Failure to build an effective board can be a recipe for trouble before the business ever takes off.
What are the biggest mistakes made when forming a Board of Directors and choosing people to be members of the Board of Directors? originally appeared on Quora – the place to gain and share knowledge, empowering people to learn from others and better understand the world.
It would be tricky to claim these are the biggest mistakes, but the following are significant mistakes in forming a board of directors.
- Not understanding the skills required on the board (whether due to ignorance or driven by malice)
- Consequent focus on the star quality rather than the active contribution of the board directors
The early board of now-troubled startup Theranos, which assembled” is a prime example of both these phenomena in action. None of the board directors seem to have understood the company or its technology, nor does the founder seem to have encountered much challenge or oversight.
- Giving away a board seat under pressure or out of fear to someone utterly unsuitable or unwilling to do the necessary work
I have recently advised a non-profit-in-formation on how to build their board. Their celebrity co-founder is unwilling to relinquish creative control and does not seem to understand that being either CEO or the Board Chair will require a lot of work and active involvement, something she is unable or unwilling to put in. Needless to say this is a situation where trouble is brewing even before things have taken off. The two co-founders will do well to have a clear conversation now about expectations and scope of engagement, to avoid problems later.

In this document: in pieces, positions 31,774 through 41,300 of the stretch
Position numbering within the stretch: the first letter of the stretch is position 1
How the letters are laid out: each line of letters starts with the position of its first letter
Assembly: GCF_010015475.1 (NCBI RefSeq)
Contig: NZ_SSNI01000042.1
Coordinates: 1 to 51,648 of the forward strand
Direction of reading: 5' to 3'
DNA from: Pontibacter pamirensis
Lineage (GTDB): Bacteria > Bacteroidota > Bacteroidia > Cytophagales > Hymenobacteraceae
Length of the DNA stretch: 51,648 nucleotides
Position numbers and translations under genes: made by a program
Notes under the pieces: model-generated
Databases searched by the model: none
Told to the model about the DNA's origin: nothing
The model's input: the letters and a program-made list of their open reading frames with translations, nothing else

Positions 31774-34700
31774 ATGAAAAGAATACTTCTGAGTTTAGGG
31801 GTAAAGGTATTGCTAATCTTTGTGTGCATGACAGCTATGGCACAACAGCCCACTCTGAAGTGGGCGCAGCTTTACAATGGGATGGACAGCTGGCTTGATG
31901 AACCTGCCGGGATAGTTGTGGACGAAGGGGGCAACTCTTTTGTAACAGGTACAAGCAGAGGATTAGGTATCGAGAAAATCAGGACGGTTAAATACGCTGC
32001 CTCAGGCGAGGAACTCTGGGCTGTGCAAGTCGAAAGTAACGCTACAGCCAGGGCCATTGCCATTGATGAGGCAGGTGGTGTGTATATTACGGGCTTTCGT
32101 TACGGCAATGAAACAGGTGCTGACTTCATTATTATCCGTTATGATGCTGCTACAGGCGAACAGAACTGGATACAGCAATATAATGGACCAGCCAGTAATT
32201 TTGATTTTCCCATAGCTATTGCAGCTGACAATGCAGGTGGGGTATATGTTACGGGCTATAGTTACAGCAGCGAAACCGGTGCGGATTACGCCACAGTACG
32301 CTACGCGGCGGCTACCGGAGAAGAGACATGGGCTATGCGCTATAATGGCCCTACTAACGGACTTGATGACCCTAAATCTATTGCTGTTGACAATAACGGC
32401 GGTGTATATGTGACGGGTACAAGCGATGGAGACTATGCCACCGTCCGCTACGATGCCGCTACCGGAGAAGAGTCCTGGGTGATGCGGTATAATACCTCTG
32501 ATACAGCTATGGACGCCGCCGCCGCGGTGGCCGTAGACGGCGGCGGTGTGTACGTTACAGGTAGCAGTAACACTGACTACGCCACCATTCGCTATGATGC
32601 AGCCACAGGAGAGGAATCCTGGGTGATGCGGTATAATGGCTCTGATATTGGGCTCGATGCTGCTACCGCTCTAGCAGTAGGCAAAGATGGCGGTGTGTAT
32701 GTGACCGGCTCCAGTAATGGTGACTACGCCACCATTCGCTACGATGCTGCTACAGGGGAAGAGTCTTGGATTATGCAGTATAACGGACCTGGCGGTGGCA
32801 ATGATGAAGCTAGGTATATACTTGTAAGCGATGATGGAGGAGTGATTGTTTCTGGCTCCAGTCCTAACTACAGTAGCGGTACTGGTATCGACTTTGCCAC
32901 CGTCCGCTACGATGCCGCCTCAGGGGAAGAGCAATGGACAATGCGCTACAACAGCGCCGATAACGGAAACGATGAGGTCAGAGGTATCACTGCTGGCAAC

- Choosing board directors to be passive push-overs or to rubber-stamp the founder’s decisions or otherwise not push good governance standards
This is a regrettably common dream of founders or dominant shareholder led companies, and has gainedfrom one of the world’s highest paid CEOs. Theranos and , a , both showcase this error.
- Not looking beyond one’s immediate network/ not casting one’s net wide enough
This is a common occurrence especially among young founders. Possibly due to a mix of reticence and actually not thinking creatively about asking. To them I say that if you cannot hustle to get people on side for your idea, you may have a slim chance succeeding at the hustle needed to build that idea into a flourishing business.
This question originally appeared on Quora – the place to gain and share knowledge, empowering people to learn from others and better understand the world. You can follow Quora on Twitter, Facebook, and Google+. More questions:
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